Thousands of baby spiders bred in a kitchen will be released into the British countryside this week in a bid to revive an endangered species, a government biodiversity agency said Friday.
Some 3,000 baby fen raft spiders reared by ecologist Helen Smith will be let loose in the Castle Marshes nature reserve in Suffolk, eastern England, according to Natural England.
The fen raft spider is classed as endangered in Britain and can be found at only two sites in England and one in Wales.
The spiders are large -- the body of an adult female can be as long as 23 millimetres (0.9 inches) -- with distinctive white, cream or yellow stripes across the abdomen.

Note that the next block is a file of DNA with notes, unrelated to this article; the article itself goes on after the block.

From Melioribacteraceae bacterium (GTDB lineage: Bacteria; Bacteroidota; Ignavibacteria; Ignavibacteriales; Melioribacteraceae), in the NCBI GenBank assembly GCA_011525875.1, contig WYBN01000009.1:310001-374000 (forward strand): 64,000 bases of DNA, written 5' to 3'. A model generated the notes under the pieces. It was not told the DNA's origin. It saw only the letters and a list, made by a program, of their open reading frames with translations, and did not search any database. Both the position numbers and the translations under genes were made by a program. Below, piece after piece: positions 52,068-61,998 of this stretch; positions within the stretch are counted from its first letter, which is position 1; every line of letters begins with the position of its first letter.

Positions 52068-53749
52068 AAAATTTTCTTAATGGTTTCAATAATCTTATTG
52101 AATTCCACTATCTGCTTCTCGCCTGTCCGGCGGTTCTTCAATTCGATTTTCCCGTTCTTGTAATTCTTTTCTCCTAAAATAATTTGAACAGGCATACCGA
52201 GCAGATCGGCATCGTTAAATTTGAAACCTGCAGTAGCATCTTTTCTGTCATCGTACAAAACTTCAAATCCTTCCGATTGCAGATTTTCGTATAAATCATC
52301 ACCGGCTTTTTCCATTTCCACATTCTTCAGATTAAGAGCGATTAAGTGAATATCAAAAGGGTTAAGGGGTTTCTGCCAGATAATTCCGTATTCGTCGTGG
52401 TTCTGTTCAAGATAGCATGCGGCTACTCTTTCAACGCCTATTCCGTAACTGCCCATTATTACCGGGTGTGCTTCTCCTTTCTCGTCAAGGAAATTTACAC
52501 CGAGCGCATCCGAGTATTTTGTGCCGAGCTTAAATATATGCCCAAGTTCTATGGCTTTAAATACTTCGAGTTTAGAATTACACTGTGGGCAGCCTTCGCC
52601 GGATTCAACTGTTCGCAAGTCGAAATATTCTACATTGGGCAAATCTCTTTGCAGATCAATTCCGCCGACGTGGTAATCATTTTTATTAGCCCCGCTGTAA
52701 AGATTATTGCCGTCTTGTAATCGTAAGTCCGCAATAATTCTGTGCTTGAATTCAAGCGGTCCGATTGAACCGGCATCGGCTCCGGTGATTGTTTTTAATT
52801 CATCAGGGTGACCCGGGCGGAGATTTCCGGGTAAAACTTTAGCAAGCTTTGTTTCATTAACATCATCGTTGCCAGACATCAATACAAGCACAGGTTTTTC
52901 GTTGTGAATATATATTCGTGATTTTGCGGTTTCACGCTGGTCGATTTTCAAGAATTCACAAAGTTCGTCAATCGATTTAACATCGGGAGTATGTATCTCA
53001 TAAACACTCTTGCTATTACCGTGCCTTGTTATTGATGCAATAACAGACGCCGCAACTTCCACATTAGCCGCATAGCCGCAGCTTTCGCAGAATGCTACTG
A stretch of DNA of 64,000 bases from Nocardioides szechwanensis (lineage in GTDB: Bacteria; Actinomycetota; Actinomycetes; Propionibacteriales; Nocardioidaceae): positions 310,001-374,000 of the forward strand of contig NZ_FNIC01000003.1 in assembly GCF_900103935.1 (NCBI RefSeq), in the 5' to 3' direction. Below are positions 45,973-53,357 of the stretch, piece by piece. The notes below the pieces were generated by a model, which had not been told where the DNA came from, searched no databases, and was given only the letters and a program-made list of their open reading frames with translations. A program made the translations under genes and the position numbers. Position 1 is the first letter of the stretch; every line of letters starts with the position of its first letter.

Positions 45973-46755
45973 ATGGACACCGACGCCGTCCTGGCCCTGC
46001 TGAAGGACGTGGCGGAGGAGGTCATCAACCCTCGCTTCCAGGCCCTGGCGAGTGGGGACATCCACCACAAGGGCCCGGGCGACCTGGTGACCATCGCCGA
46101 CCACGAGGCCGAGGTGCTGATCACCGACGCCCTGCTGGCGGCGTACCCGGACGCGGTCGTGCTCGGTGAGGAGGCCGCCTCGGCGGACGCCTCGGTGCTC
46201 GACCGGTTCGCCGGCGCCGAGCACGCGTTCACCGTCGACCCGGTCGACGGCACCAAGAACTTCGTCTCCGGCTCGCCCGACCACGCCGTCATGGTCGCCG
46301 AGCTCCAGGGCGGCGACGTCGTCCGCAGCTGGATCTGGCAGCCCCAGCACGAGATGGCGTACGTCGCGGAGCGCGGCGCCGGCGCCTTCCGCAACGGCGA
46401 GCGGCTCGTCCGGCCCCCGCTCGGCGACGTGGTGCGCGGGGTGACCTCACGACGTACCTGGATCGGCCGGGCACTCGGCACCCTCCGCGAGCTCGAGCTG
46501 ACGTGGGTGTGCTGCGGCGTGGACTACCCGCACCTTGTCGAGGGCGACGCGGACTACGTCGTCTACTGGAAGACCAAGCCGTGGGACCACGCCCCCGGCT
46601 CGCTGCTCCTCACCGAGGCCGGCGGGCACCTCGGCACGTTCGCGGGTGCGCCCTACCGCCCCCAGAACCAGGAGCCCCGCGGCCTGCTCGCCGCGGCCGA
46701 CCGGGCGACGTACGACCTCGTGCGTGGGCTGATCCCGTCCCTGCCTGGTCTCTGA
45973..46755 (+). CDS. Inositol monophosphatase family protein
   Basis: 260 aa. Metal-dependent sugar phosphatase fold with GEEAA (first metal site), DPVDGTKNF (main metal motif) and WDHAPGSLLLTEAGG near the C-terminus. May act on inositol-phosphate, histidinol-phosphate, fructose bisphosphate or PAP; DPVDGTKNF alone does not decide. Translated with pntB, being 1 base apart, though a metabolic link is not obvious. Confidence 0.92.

The baby arachnids were reared in individual laboratory test tubes to prevent them from attacking each other, and were hand-fed with fruit flies.
Smith said raising the creatures was an "exhausting" job.
"At one stage I was up until 2:00 am, seven days a week, feeding flies to hungry young spiders in my kitchen," she said.
"I'm excited and relieved to see them making their own way in the world -- and I can finally have my kitchen back."
Explore further: Japan's new whaling plan will prove hunt is science: negotiator